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Karist Angel Assembly Guide



General Notes


Polystyrene cement - only use superglue if you want to go insane! All of our models are designed to be assembled with polystyrene cement as it gives some time to re-pose while gluing, fuses the models together and prevents brittle joins like other glues do. Make sure you have polystyrene cement in your toolkit before you begin!

We want you to experiment! We've broken our models up into lots of parts and given a fair few spare parts so that you can push yourself out of your comfort zone, learn new skills and create some really unique models. We've tried to price things so that it won't break the bank if you make a mistake, so please cut stuff up and have some fun. Start simple with a slice here and a re-pose there, and watch your confidence and skills increase until you are a master modeler!

Basing - Always make sure you glue your model to its base with an eye on the arc markers on the sides of the base. The arc marker indents should be at the halfway point between the front and back of the model to show the front and back halves of the model when gaming. See the Maelstrom's Edge rulebook for more detailed notes on this.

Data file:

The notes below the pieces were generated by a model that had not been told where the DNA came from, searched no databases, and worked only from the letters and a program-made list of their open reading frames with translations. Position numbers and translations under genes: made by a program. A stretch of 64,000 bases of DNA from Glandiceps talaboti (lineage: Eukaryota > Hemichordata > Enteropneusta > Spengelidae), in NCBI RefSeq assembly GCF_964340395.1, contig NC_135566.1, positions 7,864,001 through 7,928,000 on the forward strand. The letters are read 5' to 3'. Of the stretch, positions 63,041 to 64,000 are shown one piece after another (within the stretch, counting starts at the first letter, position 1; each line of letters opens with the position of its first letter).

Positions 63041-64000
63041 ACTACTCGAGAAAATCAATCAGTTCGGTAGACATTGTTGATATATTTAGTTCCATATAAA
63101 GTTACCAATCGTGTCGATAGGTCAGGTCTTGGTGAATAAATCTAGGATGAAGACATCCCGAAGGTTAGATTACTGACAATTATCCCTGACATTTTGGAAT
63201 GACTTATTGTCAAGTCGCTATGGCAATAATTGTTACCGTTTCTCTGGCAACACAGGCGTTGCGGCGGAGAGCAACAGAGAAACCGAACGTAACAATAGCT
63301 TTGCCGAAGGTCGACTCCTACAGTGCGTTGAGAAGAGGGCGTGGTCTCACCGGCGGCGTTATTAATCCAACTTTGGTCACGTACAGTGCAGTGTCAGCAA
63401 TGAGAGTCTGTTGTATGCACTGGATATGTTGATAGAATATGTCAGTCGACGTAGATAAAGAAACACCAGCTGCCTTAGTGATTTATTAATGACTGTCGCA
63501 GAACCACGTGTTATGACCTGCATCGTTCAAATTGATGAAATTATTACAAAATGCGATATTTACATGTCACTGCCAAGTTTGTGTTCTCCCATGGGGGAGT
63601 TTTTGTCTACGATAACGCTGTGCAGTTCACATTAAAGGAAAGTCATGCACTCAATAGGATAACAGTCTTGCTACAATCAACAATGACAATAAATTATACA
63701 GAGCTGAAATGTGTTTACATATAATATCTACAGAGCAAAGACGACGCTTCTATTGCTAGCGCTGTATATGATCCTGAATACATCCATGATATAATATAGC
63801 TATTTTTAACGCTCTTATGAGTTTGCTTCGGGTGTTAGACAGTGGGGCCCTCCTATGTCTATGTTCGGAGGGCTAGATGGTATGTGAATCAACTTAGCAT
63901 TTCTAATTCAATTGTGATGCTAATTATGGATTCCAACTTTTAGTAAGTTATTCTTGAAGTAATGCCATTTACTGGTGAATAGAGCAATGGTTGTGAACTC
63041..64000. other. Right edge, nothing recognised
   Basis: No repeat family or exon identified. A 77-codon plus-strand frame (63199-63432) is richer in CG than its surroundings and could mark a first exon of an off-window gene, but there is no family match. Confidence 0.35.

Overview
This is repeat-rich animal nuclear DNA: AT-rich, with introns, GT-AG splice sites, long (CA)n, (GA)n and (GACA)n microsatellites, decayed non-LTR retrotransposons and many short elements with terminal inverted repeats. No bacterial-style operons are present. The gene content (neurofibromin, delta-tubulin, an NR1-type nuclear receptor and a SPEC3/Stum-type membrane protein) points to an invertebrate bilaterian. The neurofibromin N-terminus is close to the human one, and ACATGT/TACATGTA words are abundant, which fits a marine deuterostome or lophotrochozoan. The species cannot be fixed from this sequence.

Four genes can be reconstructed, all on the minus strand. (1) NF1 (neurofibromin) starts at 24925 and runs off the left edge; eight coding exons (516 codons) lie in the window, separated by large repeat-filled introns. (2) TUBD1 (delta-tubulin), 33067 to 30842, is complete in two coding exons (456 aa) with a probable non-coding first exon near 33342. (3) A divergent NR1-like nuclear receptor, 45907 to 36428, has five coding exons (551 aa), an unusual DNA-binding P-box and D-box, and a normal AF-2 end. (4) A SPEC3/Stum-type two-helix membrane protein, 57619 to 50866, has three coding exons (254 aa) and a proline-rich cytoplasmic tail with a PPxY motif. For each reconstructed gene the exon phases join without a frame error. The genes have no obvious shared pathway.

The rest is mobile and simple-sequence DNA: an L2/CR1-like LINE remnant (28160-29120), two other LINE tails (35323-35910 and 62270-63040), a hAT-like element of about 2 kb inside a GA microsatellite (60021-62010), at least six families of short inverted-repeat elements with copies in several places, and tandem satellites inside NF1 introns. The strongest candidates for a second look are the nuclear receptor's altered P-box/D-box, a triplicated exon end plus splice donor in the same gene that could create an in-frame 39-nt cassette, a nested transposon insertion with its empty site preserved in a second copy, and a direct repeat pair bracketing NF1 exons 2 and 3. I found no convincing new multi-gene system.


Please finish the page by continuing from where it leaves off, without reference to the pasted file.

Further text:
Dry fit before gluing! - There are lots of pose options possible, but that means there is also the freedom to screw up and make some bad poses! Sticking the parts together and seeing how things look will usually lead to a model that is fairly static and repetitive. You should consider knee, hip, torso, and arm positions when gluing and ensure that you have a pose in mind before you start gluing things together. If in doubt or insecure about your talents in the posing area, we recommend you try to copy the poses from some of our studio models found here in the gallery.

Karist Angel Assembly Notes


One Karist Angel can be assembled from the following sprue:


Assembly is straightforward, with relatively limited posing options provided on the stock sprue. Start with the main body piece, attach the face and then attach the back part. The legs can only fit in one way without trimming, and the small tentacles slot in once the legs are glued in place.


Four arm options are provided and they are very subtle in their differences (due to some manufacturing issues).

The Angel model is really ripe for conversions, with it able to take any form provided the 'core' remains the same. If you want to dabble, why not try adding some extra tentacles using green stuff, or resculpting an arm. Here are some ideas to get your creative juices flowing:












 
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